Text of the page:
If the world had armed itself to wage a war of brotherly love instead of hate, if all the nations had vied with each other in a contest of mutual helpfulness, there might never have been a war.

He spoke for the seminary in these tumultuous times, and he also encouraged faculty and students to speak for themselves.  The history-making Democratic Convention of 1968 took place in Chicago during the summer following King’s assassination.  LSTC was publicly identified as a place of refuge for those protesting the war.  The “Chicago Eight,” who were brought to trial after the convention for conspiracy and inciting to riot, held a public meeting at the seminary, for a standing room only crowd; President Herman was in the front row.  He encouraged and mentored students in their protest against sulfur oxide emissions by a local utility company.

Herman may have been the first seminary president to speak out for a comprehensive program of theological education that would cover not only the M. Div., but also continuing education for pastors during the first five years of their ministry and beyond.  To implement this idea, he appointed Robert Tobias, an ecumenical colleague from the World Council of Churches, to direct LSTC’s first Doctor of Ministry program.  Tobias traveled throughout the Midwest synods directing the continuing studies of pastors.

A man in the middle,” a man accustomed to swimming in deep water--these phrases certainly suit Stewart Herman, and they describe his years at LSTC.  This was no “ivory tower” job that he had assumed. 

Additionally, we must not forget that he was a charming man.  His physical appearance always reminded me of that epitome of the dapper figure--British Prime Minister Anthony Eden.  He visited me in Gettysburg, Pennsylvania, where I was teaching when I received the call to join the faculty at LSTC.  He drove up in his robin’s egg blue sports car, the top down, and bounded up to the door.  “I want you to know two things, he said.  The first is that I want you to join our faculty, I really do.  The second is that you will have to take a decrease in salary--we just can’t afford to pay you more.  I hope that won’t keep you from joining us, but I will understand if it does.”  What a man! I thought--what an honest man.  But he charmed me, as he did so many others.  I am not by nature a swimmer in deep water, but Stewart Herman pushed me in.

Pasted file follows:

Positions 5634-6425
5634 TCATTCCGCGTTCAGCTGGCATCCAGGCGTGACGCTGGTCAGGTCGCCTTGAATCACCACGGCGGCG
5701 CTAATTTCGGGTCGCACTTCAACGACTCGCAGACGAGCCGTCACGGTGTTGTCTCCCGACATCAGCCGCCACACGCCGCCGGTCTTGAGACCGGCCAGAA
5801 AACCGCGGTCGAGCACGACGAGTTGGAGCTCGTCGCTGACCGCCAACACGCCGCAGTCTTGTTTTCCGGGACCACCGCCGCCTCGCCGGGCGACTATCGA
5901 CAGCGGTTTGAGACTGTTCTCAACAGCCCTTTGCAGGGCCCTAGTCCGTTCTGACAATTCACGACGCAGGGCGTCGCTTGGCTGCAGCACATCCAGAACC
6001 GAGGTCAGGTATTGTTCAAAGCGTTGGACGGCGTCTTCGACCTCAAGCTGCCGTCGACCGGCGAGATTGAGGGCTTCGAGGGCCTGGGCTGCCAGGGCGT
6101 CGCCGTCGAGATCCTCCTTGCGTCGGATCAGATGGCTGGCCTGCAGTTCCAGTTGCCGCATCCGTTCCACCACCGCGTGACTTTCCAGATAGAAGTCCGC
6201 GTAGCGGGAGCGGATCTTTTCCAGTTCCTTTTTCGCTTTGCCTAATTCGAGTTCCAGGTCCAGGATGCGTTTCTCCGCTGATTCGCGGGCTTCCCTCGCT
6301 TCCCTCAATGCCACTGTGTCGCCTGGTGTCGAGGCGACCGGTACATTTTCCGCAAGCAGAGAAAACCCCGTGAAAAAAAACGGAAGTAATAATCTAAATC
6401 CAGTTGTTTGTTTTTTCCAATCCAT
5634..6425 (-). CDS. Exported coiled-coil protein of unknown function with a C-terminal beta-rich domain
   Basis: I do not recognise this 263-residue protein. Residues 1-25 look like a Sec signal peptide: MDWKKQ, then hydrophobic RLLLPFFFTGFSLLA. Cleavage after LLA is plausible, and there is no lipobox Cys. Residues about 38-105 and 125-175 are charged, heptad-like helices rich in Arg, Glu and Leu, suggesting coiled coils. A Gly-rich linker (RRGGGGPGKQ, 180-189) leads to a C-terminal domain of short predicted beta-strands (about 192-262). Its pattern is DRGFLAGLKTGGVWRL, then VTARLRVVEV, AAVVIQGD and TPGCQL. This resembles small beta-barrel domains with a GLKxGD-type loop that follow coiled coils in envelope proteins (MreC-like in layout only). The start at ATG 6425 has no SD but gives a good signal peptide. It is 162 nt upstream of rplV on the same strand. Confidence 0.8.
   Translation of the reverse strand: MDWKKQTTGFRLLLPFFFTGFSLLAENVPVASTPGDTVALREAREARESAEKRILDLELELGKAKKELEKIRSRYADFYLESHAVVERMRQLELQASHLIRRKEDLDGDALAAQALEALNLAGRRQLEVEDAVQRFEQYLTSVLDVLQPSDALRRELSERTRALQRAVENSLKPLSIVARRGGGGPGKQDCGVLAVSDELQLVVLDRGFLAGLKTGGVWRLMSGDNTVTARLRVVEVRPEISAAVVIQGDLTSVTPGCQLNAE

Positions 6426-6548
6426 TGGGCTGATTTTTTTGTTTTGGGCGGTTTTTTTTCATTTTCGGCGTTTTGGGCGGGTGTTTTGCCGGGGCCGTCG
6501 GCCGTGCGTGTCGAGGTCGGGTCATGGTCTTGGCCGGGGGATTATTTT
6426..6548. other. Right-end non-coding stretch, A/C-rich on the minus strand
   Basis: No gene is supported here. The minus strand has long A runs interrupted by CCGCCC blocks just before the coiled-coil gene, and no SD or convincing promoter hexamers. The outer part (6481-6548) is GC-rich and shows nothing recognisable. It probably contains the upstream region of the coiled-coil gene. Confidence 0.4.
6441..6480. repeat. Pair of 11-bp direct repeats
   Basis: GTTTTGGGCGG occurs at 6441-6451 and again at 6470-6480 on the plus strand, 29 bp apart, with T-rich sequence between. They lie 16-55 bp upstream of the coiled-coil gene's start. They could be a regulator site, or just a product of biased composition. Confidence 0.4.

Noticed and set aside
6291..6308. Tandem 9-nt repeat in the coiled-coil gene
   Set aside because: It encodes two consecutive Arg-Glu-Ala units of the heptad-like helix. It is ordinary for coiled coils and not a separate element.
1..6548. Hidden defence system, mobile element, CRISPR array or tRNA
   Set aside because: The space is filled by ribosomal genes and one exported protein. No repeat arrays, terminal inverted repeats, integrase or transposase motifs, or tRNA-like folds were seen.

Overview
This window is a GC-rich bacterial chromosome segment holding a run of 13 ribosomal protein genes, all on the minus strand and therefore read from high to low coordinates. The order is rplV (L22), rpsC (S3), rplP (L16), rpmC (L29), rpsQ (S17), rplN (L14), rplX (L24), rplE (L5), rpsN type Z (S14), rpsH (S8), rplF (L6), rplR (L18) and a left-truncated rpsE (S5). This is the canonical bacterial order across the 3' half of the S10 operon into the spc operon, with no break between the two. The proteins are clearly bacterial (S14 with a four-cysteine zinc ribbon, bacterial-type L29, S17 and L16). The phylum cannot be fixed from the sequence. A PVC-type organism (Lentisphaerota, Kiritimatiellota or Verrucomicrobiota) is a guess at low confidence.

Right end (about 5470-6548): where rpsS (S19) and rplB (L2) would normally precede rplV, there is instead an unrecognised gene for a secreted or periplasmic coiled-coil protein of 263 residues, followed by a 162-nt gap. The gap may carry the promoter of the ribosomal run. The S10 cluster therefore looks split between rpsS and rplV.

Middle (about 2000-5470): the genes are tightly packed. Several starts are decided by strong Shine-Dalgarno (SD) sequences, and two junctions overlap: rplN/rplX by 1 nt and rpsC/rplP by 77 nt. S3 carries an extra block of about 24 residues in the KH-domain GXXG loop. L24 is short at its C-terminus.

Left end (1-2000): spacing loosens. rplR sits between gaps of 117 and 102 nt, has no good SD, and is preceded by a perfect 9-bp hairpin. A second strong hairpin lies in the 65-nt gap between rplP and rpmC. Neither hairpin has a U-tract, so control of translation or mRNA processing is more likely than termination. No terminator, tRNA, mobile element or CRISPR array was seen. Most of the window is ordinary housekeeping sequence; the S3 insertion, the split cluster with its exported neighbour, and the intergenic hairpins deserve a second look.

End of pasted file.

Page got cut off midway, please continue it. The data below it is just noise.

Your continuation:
There was a lighter side to the man, as well.  When the “Chicago Eight” held forth at that public meeting in the old chapel-auditorium, the wife of one of the Eight, sitting on the stage, commenced to smoke a cigarette.  I was moderator of the event, and I saw Stewart passing a note to me.  It read “Tell Mrs. Rubin to put out that cigarette!”  I looked at him and mouthed the words, “Are you kidding?  Tell her yourself!”  Mrs. Rubin smoked all evening, unperturbed.  Stewart Herman attached the same care to the new carpet in that new auditorium that he gave the carpet in his own living room--watch the cigarette ashes!  He was not above asking an errant faculty member in the faculty lounge to take his feet off the new coffee table, either--at the same time that he was talking with us about protesting the war or joining forces with the young Jesse Jackson’s new movement, Operation Breadbasket.

The “man in the middle.” There’s a Yiddish word for that, “Mensch,” which is defined as a good man, “a guy you can always count on,” “a stand-up fellow,” “someone to admire and emulate, someone of noble character.”  Stewart Winfield Herman, Jr., was that man all of his life.  LSTC needed such a man as its first president; a lesser man could not have brought it off.  There was something about him and his work that leaves us breathless, just as LSTC left us breathless in those days as we participated in its unfolding history.  We give thanks to God for him, just as we give thanks that we have known others like him at LSTC--not afraid to be God’s man in the middle of things.

 

Robert J. Marshall and Stewart Herman III contributed details to this article.  The quotations by Herman are taken from Stephen R. Herr and Matthew L. Riegel, “Stewart W. Herman, Jr.:  From Nazi Berlin to International Envoy,” in Witness at the Crossroads: Gettysburg Lutheran Seminary Servants in the Public Life, ed. by Frederick K. Wentz (Gettysburg, PA: Gettysburg), 2001.